David “Honeyboy” Edwards is one of the last of the original Delta Bluesmen, who traveled the South as hobos in the 1930s and who shaped early folk music into what later generations turned into rock ‘n’ roll. Still actively touring worldwide, he is in demand today both for his sharp memory as a purveyor of the oral history of the blues and for his music, performing at festivals, colleges, blues clubs and special events. Also, he is the only artist included in “A Treasury of Library of Congress Field Recordings” who is still performing.
Honeyboy Edwards was born in the Mississippi Delta in 1915. The son of a sharecropper, Edwards quickly learned that the sharecropping life was not for him. After meeting delta bluesman Big Joe Williams, he left home in Shaw, Mississippi when he was a teenager, and traveled the south by hopping the freight trains of blues lore – the Pea Vine, the Southern, the Yellow Dog. He worked with Robert Johnson, Tommy Johnson, Tommy McClennan, Sonny Boy Williamson (Rice Miller), Howlin’ Wolf, and countless others while honing his musical skills on the dusty street corners of small towns and in the good-timing houses and juke joints of bigger towns like New Orleans.
Not long after recording with Alan Lomax for the Library of Congress in 1942, Honeyboy connected with teenage blues harmonica player Little Walter Jacobs, and headed up to Chicago, where he frequented the city’s famous Maxwell Street Market. After a short stint there he moved on to Texas, where he recorded as “Mr. Honey” for the Artist Recording Company, accompanied by pianist Thunder Smith of Lightnin’ Hopkins fame. He then recorded for Sam Phillips’ Sun Records in Memphis before being called on by Chicago’s Chess Records, and finally making Chicago his home.
In Chicago he quickly became known as one of the city’s finest slide guitarists, frequently playing local clubs, juke joints, and the Maxwell Street Market. He also dedicated himself to his family, which included not only his wife Bessie and his growing family of children, but also his sisters and in-laws, who were leaving the South for the better opportunities Chicago presented.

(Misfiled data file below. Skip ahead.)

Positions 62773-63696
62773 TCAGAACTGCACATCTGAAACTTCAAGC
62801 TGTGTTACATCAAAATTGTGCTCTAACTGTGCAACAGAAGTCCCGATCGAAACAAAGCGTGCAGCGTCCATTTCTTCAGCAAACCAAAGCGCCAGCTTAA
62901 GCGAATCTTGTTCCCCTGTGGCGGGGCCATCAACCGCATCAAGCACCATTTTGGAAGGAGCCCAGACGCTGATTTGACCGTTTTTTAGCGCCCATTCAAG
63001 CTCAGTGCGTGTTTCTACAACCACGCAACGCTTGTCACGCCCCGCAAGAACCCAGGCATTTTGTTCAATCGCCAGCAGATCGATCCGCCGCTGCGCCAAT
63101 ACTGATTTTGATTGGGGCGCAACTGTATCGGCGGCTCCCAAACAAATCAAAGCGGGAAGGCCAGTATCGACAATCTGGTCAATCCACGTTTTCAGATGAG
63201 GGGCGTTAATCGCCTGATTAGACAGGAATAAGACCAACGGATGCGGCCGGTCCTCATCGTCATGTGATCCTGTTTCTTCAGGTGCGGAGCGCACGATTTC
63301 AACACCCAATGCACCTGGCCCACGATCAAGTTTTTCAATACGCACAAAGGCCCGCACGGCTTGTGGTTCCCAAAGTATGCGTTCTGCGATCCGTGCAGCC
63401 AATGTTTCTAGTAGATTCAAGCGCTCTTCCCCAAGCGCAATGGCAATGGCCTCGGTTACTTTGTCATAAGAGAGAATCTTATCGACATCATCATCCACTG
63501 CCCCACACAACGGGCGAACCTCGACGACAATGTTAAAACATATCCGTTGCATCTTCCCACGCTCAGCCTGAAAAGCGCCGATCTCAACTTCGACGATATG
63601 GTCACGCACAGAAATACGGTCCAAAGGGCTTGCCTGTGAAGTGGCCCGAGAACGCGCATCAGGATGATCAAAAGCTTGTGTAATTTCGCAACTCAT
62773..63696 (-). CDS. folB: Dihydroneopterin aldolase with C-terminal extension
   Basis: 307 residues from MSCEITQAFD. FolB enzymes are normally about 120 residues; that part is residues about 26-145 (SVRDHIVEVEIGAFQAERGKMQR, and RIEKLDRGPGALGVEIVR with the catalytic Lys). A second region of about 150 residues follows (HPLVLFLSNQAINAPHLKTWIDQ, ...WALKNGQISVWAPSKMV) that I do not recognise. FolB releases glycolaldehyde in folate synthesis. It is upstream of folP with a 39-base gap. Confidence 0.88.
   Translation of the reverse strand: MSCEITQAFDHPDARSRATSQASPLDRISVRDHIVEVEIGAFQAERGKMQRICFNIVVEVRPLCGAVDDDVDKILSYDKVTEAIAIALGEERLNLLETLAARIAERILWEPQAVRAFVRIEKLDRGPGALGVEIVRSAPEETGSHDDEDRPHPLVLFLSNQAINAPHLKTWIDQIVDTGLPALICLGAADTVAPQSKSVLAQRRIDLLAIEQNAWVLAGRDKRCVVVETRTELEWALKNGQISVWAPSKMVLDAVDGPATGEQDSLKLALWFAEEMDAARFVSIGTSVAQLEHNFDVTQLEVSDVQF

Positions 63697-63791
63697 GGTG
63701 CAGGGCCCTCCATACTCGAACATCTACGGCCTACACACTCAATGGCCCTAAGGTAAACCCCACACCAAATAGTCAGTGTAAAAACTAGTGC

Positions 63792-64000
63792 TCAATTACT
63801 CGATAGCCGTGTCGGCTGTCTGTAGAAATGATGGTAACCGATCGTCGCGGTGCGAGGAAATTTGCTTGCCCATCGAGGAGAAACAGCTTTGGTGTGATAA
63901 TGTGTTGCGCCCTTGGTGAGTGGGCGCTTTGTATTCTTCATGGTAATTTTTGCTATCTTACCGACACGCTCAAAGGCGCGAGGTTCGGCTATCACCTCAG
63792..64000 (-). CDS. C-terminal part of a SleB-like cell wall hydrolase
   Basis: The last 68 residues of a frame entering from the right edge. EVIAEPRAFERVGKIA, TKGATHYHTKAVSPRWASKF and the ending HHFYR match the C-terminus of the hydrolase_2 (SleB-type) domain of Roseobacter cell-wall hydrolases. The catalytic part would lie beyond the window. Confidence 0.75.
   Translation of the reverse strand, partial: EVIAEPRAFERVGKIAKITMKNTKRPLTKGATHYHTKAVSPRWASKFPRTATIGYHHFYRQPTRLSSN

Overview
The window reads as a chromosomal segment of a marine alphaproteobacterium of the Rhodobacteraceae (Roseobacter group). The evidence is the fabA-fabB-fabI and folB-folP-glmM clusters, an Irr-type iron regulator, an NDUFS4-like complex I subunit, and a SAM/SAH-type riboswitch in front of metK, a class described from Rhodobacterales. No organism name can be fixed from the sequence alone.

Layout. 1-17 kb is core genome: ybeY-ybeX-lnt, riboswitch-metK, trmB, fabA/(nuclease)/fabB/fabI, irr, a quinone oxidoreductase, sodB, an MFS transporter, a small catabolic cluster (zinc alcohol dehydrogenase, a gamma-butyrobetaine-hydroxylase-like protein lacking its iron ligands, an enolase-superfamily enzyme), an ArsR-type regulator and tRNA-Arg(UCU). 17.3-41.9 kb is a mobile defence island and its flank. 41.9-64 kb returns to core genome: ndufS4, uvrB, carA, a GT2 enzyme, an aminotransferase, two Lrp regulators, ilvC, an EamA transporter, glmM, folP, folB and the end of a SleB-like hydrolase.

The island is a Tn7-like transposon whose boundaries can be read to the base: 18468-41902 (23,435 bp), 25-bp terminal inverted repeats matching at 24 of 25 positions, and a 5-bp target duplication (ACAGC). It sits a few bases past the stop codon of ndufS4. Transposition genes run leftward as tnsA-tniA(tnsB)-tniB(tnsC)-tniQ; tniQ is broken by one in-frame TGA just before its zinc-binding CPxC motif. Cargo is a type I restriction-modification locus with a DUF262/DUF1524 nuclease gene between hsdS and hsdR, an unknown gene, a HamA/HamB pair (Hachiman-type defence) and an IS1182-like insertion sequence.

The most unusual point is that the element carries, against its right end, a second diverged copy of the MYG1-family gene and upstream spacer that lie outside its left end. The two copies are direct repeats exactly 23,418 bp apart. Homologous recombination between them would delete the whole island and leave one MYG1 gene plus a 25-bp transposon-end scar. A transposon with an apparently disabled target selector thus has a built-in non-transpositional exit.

In the 1960s his recording career accelerated once again, with recordings on the Milestone, Adelphi, and Blue Horizons labels. In the late 60s, the original Fleetwood Mac (featuring Peter Green) came to town and asked Honeyboy to appear as a guest on two albums they recorded in Chicago.
In recent years Honeyboy has done everything but slow down. He continues to record, including three albums on Chicago’s Earwig Music label, and several guest/featured spots with other artists. Honeyboy’s autobiography, “The World Don’t Owe Me Nothing,” was released in 1995 to large critical acclaim. He continues to tour internationally, with recent tours in Argentina, Germany, Belgium, Macedonia, Turkey, Brazil, and Western Europe.
He is consistently called upon to do interviews in television, radio, and print media worldwide, and has recently been honored with such awards as the W.C. Handy Lifetime Achievement Award, The Chicago Music Awards Lifetime Achievement Award, and the National Academy of Recordings Arts and Sciences (NARAS – Grammy’s) Lifetime Achievement Award.
“On songs like ‘Big Fat Mama’ he shows that you don’t always need a band to move people’s feet.” –Rolling Stone
“…he evokes the smoldering intensity and elusive spiritual brilliance of the fabled Delta tradition as well as anyone alive, and better than most.” –Living Blues
¬On Honeyboy’s Autobiography, “Magnificent! I’ve been waiting for this book since I was a kid.” –Taj Mahal
"This is a wonderful record... The first 14 cuts are from 1942 Library of Congress recordings... Edwards' playing is as Delta blues as it gets... Edwards worked with (Big Joe Williams and) other Delta greats such as Tommy McClennan, Charley Patton... Big Walter Horton, Robert Johnson, and Little Walter. His playing shows influences from all these men... There are seven songs on the CD recorded in 1991 with Carey Bell, Sunnyland Slim, Aron Burton, and Robert Plunkett, that show Edwards can still lay down some mean blues... If you have any interest in Mississippi blues, you've got to have this album." -Living Blues
"...One is left with the feeling of the natural blues from way back from one of the last living masters... Interspersed with vocal reminiscences of a rich and celebrated life, this is one of the traditional blues treasures of the year." -Beach News, Encinitas, California